- 16. Context-free versus regular • Is every context-free language regular? • No! We already saw some examples: A → 0A1 | B B→# L = {0n#1n: n ≥ 0} • This language is context-free but not regular
- 17. Parse tree • Derivations can also be represented using parse trees E → E + E | E - E | (E) | V V→x|y|z E⇒E+E ⇒V+E ⇒x+E ⇒ x + (E) ⇒ x + (E − E) ⇒ x + (V − E) ⇒ x + (y − E) ⇒ x + (y − V) ⇒ x + (y − z) E E + E V ( E ) x E − E V V y z
- 18. Definition of parse tree • A parse tree for a CFG G is an ordered tree with labels on the nodes such that – Every internal node is labeled by a variable – Every leaf is labeled by a terminal or ε – Leaves labeled by ε have no siblings – If a node is labeled A and has children A1, …, Ak from left to right, then the rule A → A1…Ak is a production in G.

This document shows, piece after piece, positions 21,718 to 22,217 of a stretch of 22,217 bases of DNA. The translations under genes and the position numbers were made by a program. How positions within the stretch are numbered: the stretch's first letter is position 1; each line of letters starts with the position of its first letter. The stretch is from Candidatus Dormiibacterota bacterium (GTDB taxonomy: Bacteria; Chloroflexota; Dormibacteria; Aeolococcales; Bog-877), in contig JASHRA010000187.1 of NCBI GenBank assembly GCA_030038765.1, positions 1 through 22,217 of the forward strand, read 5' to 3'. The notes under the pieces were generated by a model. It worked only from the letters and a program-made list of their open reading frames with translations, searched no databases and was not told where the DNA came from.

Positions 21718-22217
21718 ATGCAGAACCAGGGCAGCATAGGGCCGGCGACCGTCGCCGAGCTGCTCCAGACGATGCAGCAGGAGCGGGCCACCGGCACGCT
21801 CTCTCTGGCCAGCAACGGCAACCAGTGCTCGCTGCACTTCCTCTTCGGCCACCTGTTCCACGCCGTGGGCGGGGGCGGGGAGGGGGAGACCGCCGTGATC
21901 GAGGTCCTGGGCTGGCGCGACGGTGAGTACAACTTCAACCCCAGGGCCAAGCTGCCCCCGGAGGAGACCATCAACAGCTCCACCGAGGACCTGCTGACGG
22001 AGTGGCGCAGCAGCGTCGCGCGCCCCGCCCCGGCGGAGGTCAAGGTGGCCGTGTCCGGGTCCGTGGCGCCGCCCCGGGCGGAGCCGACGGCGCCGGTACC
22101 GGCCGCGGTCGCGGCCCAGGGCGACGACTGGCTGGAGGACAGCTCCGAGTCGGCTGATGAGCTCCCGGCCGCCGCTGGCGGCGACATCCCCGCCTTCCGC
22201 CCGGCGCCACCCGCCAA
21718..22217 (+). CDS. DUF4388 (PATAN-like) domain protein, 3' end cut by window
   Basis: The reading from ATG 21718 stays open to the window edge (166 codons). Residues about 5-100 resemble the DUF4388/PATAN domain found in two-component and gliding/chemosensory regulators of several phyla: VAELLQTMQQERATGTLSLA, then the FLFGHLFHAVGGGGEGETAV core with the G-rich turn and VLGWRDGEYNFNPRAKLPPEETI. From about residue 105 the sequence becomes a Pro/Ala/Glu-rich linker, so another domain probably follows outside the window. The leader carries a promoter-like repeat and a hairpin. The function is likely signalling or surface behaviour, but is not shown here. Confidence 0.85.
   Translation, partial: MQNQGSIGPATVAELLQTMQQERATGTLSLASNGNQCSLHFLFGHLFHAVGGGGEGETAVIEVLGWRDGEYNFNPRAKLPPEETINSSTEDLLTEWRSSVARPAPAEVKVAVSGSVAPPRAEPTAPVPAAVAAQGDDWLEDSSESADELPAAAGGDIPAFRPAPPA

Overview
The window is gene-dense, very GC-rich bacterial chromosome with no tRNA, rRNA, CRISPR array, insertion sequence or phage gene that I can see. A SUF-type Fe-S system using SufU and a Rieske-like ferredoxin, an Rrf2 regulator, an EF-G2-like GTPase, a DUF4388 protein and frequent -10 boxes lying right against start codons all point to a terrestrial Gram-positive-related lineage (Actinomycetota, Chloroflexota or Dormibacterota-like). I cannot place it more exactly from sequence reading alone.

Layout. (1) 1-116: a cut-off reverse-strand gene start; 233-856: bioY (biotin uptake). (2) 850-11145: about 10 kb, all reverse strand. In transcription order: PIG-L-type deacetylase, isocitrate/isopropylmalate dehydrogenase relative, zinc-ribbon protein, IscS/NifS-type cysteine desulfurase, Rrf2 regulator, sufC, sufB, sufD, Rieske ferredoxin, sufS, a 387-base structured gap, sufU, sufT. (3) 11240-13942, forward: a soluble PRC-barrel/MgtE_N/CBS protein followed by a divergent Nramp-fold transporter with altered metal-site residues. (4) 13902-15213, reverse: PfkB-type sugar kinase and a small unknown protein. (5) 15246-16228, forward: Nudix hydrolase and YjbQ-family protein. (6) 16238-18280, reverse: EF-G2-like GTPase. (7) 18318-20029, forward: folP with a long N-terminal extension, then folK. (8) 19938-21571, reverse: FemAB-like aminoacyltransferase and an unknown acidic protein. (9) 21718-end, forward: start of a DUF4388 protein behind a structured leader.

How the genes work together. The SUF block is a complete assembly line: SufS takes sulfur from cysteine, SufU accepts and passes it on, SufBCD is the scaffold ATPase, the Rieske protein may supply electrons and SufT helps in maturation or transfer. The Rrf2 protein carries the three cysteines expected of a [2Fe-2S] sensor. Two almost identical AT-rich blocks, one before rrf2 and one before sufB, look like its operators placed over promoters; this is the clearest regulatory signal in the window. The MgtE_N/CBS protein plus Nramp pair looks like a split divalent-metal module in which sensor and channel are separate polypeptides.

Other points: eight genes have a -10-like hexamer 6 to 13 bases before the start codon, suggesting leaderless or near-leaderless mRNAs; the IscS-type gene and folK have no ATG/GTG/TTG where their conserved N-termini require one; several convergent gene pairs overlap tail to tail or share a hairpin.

- 19. Left derivation • Always derive the leftmost variable first: E⇒E+E ⇒V+E ⇒x+E ⇒ x + (E) ⇒ x + (E − E) ⇒ x + (V − E) ⇒ x + (y − E) ⇒ x + (y − V) ⇒ x + (y − z) E E +E V ( E ) x E − E V y V z • Corresponds to a left-to-right traversal of parse tree
- 20. Ambiguity • A grammar is ambiguous if some strings have more than one parse tree • Example: E → E + E | E − E | (E) | V V→x|y|z E E E +E E +E V E +E x V y V z x+y+z E +E V V V z x y
- 21. Why ambiguity matters • The parse tree represents the intended meaning: E E E +E E +E V E +E x V y V z “first add y and z, and then add this to x” x+y+z E +E V V V z x y “first add x and y, and then add z to this”